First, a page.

Tour Susan's neighborhood on foot

Dana-Thomas House Foundation booklet brings history to life

click to enlarge Susan Lawrence Dana lived in her rebuilt home from 1904 to the late 1920s. She entertained often, sometimes with as many as 1,000 guests. - CREDIT: SANGAMON VALLEY COLLECTION
CREDIT: SANGAMON VALLEY COLLECTION
Susan Lawrence Dana lived in her rebuilt home from 1904 to the late 1920s. She entertained often, sometimes with as many as 1,000 guests.

Walk from the Dana-Thomas House at the corner of Fourth and Lawrence in Springfield, down to the Governor's Mansion and around to Fifth Street. In just that short stretch, you can see four buildings listed on the National Register of Historic Places. The education committee of the Dana-Thomas House Foundation (DTHF) has published a free booklet describing a self-guided walking tour: Historic Dana-Thomas House Neighborhood Walking Tour. It's intended to help bring this area of the city alive.

A few years ago, the DTHF purchased properties along East Lawrence across from the Dana-Thomas House. The foundation's education committee decided to find out more about the area. Who were the people who would have looked out of their windows and seen the enigmatic, wealthy socialite, Susan Lawrence Dana? Or who might have watched the construction of her new home, designed by an architect named Frank Lloyd Wright?

Extensive research followed, using city directories and other records at Lincoln Library's Sangamon Valley Collection, as well as information the foundation had gathered over the years. "Many know of the Dana-Thomas House and Susan Lawrence Dana," says Allicent Smith, a member of the education committee. "We wanted to know about the others who lived nearby. We discovered that prominent citizens lived near Susan Lawrence Dana. These people helped shape Springfield, owned businesses downtown, served the city as educators, lawyers, druggists, etc. Many of the women were active in charities, formed the Springfield chapter of the Daughters of the American Revolution, and supported the Lincoln Colored Home."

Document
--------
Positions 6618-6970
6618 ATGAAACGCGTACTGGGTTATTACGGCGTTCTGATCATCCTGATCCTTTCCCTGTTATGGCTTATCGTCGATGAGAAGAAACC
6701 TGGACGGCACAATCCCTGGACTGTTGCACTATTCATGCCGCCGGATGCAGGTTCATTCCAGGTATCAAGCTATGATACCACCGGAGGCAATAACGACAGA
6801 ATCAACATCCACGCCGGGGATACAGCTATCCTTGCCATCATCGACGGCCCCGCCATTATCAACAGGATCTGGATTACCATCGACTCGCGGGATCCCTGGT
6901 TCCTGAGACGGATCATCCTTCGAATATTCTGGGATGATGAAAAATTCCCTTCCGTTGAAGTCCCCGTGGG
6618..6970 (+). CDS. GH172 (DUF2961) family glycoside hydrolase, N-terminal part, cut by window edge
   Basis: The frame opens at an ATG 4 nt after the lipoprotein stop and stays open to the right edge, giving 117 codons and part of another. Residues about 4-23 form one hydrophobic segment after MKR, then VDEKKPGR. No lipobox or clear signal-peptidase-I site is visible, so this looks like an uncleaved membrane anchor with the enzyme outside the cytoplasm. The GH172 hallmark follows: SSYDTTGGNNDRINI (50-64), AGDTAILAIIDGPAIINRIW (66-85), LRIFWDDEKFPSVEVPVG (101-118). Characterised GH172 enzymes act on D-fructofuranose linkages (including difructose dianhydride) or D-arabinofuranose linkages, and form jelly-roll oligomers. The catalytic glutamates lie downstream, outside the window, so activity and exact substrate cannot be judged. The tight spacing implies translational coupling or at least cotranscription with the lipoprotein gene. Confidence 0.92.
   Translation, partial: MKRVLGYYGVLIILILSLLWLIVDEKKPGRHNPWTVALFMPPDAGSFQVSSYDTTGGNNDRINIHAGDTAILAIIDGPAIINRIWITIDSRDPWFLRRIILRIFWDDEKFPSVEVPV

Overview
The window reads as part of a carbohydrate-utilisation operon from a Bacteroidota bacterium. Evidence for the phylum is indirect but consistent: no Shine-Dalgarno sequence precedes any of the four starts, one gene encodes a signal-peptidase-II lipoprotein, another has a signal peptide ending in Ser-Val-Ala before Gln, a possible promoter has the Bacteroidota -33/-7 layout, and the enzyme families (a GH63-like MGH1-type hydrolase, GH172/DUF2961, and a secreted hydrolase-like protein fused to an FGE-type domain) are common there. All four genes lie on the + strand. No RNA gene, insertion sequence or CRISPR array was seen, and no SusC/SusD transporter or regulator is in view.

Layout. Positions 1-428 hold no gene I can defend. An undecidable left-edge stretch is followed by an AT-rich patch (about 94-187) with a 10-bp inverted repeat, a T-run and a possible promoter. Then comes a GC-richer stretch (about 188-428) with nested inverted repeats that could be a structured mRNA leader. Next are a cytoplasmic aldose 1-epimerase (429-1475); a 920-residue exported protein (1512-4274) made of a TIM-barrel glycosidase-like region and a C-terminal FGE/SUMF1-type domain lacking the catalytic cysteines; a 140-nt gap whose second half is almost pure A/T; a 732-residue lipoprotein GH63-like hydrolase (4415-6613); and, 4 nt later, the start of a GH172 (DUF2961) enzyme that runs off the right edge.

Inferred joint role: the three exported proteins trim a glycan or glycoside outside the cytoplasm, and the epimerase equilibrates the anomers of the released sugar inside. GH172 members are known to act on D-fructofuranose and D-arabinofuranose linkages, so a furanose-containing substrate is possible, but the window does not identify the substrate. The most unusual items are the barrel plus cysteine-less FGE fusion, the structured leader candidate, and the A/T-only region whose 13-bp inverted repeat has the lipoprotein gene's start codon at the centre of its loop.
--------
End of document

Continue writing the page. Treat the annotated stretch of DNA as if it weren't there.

click to enlarge The house at 801 S. Fourth St. was the home of Mathias Bartel, 1902-1910, who owned a boot store downtown, and his five children often visited Susan Lawrence Dana. - CREDIT: SANGAMON VALLEY COLLECTION | LINCOLN LIBRARY
CREDIT: SANGAMON VALLEY COLLECTION | Lincoln Library
The house at 801 S. Fourth St. was the home of Mathias Bartel, 1902-1910, who owned a boot store downtown, and his five children often visited Susan Lawrence Dana.

The education committee hosted a Zoom webinar to highlight the people, and then, through a grant from the Sangamon County Historical Society, developed the walking tour booklet.